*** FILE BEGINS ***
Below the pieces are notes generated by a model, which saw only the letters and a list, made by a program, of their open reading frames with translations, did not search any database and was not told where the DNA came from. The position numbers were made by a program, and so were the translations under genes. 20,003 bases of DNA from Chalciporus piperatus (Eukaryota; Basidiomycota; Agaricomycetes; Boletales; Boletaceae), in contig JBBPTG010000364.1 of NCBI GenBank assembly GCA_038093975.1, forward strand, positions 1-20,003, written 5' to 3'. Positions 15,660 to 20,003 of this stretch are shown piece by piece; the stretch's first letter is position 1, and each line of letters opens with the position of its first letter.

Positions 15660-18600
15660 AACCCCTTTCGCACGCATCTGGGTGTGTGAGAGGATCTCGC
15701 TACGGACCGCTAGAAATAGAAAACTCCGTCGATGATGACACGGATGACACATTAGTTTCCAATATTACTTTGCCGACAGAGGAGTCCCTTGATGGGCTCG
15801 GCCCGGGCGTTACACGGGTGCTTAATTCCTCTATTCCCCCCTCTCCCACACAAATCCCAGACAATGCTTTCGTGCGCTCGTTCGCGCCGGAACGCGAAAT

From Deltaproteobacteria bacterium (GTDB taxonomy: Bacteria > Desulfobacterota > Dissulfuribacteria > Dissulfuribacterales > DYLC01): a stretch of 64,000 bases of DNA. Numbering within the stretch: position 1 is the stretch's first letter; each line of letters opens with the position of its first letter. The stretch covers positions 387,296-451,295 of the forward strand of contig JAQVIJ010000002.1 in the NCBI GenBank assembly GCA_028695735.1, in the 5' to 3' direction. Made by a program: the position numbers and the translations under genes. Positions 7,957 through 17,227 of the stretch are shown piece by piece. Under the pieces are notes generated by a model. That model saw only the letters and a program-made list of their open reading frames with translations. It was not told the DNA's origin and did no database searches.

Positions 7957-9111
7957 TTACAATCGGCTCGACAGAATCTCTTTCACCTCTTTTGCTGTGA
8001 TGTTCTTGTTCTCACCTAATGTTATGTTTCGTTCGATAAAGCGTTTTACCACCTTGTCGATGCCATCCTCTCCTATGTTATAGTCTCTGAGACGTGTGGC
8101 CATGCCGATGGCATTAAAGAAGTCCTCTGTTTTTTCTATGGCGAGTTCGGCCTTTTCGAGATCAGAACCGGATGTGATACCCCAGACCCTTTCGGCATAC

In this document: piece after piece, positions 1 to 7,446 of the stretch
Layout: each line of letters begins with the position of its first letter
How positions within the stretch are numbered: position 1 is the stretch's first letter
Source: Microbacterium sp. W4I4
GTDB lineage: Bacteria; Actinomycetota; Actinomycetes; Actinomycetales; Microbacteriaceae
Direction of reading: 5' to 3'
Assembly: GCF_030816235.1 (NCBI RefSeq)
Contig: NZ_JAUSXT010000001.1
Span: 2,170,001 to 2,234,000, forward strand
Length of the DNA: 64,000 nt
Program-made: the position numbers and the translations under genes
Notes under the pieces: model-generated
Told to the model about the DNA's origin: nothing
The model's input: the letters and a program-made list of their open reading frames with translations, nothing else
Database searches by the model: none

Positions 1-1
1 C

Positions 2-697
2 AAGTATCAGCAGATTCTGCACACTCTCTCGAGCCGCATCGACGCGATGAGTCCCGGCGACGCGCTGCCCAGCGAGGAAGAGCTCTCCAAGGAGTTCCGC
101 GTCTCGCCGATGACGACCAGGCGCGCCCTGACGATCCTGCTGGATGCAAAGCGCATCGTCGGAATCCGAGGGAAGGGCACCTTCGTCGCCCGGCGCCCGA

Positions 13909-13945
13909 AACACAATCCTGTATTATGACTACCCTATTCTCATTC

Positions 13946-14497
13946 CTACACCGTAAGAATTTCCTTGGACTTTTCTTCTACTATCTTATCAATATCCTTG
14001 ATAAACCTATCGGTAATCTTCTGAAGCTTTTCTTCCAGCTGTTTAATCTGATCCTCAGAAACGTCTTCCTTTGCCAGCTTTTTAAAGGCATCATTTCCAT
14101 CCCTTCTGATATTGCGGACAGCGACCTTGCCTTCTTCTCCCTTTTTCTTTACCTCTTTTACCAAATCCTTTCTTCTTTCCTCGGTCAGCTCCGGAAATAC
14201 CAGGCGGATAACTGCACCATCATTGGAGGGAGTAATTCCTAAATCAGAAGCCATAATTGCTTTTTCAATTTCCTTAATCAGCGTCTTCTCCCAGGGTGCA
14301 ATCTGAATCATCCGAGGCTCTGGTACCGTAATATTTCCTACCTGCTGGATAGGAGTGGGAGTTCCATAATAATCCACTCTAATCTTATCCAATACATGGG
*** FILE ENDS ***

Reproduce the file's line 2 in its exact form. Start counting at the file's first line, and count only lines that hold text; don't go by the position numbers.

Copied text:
Positions 15660-18600